Sunday, October 24, 2004


The Untold Story of How Bush is Winning the War on Terror

by Richard Miniter

Part one of an exclusive three-part series of excerpts.

TODAY: U.S. help from Yemen

In the 911 days from September 11, 2001, to March 11, 2004, dozens of al Qaeda plots have been foiled and each of its seven major attacks have cost it entire cells and key commanders. In addition, counter-terrorism operations have killed or captured more than two-thirds of the pre?September 11 al Qaeda leadership.

The terrorists will keep trying to mount attacks on America and its allies—but ongoing counter-intelligence operations will make “success” both difficult and costly. It is harder to sneak up on a nation at war than on one at peace. Cofer Black, the head of CIA counter-terrorism operations on September 11, put it succinctly: “After September 11, the gloves came off.”

The days of the velvet glove are indeed long gone, much to the surprise of some foreign leaders. In a series of private meetings at the White House, President Bush made it clear that he was fighting to win. Abdullah Saleh, the president of Yemen, a small, arid republic on the southwestern edge of the Arabian peninsula, met with Bush in the White House in December 2002. Almost a year and a half had passed since the September 11 attacks. Saleh hoped that Bush had softened. The Yemeni president tried to make him understand that Yemen could not risk being too helpful in the War on Terror and that invading Iraq would be a mistake. Investigative journalist Murray Weiss reported what happened next. Citing an Arab proverb, Saleh said, “If he were to put a cat in a cage, it could likely turn into a fierce lion.”

Bush’s response was stinging. “The cat has rabies and the only way to cure the cat is to cut off its head.”

Saleh got the message. Yemen lifted its objections and allowed a Predator, a small, pilotless plane weighing fewer than nine hundred pounds, to roam its skies hunting for al Qaeda. Within a few months, the Predator focused in on a carload of terrorists speeding down a concrete highway. The Predator fired its missile. The vehicle exploded.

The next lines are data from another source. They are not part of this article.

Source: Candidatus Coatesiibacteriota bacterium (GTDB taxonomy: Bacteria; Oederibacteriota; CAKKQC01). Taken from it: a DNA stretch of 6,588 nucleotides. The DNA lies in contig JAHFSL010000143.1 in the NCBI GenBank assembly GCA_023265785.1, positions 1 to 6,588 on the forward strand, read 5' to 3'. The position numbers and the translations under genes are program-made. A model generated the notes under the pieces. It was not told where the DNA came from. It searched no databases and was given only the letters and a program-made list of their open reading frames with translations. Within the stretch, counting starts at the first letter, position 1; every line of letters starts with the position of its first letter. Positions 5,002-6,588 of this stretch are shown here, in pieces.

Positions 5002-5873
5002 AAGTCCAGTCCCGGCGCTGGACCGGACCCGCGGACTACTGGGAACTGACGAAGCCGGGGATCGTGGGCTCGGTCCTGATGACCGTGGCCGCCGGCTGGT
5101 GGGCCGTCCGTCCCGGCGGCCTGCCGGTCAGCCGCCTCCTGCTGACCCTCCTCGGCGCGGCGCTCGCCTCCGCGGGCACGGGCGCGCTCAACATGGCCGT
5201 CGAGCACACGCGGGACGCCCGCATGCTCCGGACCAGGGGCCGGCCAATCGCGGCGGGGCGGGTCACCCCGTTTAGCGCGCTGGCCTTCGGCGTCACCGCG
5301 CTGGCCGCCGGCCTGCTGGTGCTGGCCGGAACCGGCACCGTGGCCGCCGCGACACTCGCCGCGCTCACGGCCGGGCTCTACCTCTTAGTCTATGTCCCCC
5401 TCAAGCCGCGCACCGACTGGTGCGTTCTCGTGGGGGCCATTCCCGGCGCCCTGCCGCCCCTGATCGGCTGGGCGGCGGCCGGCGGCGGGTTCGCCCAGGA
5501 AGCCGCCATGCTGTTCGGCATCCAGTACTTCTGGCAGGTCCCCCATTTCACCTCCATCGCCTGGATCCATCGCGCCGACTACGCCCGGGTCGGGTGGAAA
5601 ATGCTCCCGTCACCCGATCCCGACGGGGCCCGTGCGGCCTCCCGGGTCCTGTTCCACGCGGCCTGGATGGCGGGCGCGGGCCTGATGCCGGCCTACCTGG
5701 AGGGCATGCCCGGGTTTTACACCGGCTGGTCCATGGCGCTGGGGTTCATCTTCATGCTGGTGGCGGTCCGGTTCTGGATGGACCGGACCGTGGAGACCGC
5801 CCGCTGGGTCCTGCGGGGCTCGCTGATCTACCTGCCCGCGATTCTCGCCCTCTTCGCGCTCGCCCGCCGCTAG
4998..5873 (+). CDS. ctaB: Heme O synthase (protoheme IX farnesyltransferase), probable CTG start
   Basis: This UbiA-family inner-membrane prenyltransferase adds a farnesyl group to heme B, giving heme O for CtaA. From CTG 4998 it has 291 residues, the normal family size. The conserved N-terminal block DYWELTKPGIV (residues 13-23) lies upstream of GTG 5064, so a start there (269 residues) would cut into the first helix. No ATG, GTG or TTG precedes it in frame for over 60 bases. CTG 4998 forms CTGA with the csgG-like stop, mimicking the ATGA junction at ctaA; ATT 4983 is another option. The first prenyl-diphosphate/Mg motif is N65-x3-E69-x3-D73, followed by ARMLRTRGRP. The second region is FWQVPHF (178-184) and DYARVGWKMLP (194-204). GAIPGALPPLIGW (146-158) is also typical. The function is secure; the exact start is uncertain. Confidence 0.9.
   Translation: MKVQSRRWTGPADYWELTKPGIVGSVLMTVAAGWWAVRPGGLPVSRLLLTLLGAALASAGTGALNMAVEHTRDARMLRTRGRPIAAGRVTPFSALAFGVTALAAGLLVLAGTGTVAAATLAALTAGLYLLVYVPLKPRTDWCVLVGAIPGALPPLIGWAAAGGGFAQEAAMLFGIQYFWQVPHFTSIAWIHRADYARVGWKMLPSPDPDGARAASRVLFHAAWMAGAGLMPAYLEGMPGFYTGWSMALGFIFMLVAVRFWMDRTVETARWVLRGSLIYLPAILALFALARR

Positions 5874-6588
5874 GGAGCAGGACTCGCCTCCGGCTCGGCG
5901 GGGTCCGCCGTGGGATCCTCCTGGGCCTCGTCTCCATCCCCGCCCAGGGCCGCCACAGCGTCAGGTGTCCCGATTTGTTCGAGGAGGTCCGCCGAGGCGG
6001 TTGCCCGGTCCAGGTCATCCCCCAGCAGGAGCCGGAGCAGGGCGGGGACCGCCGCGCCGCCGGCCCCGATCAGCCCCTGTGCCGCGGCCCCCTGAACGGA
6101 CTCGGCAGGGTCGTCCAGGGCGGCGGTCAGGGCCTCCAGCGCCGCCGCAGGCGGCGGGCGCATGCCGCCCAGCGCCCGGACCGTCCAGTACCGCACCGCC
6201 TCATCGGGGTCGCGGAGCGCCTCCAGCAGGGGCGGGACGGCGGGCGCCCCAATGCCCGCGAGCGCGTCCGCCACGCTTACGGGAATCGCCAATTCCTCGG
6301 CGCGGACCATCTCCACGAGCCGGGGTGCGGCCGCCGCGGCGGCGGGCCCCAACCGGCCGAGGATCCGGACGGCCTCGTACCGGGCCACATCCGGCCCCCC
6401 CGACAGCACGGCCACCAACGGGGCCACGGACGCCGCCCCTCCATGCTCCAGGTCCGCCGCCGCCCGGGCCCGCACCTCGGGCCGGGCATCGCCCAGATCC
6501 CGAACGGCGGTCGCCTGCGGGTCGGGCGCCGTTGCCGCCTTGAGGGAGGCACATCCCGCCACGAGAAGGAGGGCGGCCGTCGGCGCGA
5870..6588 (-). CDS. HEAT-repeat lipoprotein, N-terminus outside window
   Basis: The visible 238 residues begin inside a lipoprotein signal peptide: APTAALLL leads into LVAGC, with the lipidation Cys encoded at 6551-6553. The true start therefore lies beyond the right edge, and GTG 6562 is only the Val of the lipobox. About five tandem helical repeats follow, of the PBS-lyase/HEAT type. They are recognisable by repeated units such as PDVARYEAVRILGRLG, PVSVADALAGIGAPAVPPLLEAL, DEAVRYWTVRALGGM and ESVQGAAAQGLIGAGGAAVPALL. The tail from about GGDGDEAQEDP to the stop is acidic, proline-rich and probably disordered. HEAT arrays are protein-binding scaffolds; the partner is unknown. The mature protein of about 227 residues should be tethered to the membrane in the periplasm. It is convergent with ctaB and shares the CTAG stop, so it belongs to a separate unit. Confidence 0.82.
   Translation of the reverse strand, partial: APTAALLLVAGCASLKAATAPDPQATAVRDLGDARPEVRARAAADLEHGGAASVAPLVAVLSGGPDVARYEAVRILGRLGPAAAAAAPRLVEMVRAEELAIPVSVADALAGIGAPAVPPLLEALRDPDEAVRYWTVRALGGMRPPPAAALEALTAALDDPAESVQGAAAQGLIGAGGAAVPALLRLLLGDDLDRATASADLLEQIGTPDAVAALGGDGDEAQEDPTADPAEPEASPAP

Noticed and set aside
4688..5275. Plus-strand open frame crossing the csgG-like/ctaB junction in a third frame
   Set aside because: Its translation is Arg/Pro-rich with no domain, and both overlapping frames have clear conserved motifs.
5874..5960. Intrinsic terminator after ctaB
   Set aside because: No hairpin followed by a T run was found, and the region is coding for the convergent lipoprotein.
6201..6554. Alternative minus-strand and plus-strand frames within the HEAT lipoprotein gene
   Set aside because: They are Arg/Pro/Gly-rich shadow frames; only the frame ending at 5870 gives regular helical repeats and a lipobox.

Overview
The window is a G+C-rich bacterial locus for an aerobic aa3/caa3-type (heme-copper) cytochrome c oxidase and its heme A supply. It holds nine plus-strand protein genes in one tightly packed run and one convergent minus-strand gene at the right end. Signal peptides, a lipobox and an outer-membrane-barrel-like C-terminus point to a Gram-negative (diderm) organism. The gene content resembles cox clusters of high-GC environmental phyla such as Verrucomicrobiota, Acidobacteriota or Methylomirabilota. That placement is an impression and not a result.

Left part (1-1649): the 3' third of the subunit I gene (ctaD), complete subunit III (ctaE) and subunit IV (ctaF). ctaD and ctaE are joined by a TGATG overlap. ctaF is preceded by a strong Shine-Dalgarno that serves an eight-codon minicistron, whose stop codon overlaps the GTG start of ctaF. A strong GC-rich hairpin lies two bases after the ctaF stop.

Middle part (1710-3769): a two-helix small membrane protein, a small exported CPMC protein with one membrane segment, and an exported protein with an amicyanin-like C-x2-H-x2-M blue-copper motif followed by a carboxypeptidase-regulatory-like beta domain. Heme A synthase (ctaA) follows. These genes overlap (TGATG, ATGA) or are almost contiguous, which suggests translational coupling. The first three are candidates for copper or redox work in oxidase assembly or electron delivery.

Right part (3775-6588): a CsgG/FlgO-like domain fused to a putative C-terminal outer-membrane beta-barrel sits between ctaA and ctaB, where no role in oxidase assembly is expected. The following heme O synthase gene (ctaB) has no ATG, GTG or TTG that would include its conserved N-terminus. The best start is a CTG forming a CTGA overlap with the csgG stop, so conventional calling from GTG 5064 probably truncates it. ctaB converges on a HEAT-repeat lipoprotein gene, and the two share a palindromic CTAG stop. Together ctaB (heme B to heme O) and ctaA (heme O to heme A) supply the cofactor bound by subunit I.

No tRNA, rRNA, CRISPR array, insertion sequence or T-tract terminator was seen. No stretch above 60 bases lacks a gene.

In the burning wreckage, investigators found the DNA of one of the al Qaeda leaders responsible for the attack on the USS Cole, which killed seventeen sailors, injured another forty-four, and, for the first time since World War II, almost cost the U.S. Navy a warship. We may never know what murderous plans were defeated by putting these terrorists on the road to a dusty death, but we can be grateful that their plans were not made manifest.

Meanwhile, U.S. Special Forces have trained a number of elite counter-terrorism troops in Yemen. They have engaged al Qaeda terrorists in firefights across northern Yemen, killing and wounding more than a dozen. It is one small front in a larger global war. The sum of these many small actions is not small.

From the September 11, 2001, attacks in New York and Washington, D.C., to the March 11, 2004, bomb blasts in Madrid, Spain, al Qaeda has been far more active than most realize—and so have the United States and its allies.

There have been many clandestine victories against al Qaeda. More than 3,000 al Qaeda operatives have been seized or slain in 102 countries since September 11, 2001.

Even as firefighters dug out the living and the dead on September 11, President Bush ordered CIA paramilitary teams off to the wastes of Afghanistan. Some began forging ties with the Northern Alliance, the main opposition to the Taliban, and with other warlords. Others began to interrogate the many al Qaeda prisoners the Alliance had been holding for years in its high-altitude camps. Soon valuable real-time intelligence began to flow back to Washington over secure frequency-hopping phones.

These clandestine efforts became the basis for planning the immense airstrikes of October 7, 2001. Within a month, U.S. and allied forces had swept the Taliban from the Afghan capital, Kabul, and had driven them from their stronghold, the city of Kandahar.

In November, a Predator drone found its prey in front of a small rough-stone house south of Kabul: Mohammed Atef, the head of al Qaeda’s military wing. Atef had approved the September 11 strikes on America. Thousands of miles away, at the CIA headquarters in Langley, Virginia, an analyst looked at the live black-and-white video feed from the Predator.

The Predator fired a “Hellfire” missile. Atef was killed in the fireball. He was the first major al Qaeda leader to die—and he wouldn’t be the last.

“Some two-thirds of al Qaeda’s key leaders have been captured or killed,” President Bush said in March 2004. “The rest of them hear us breathing down their necks.”

Part II: Bush’s coalition against terror

Richard Miniter is also the author of “Losing Bin Laden: How Bill Clinton’s Failures Unleashed Global Terror.”

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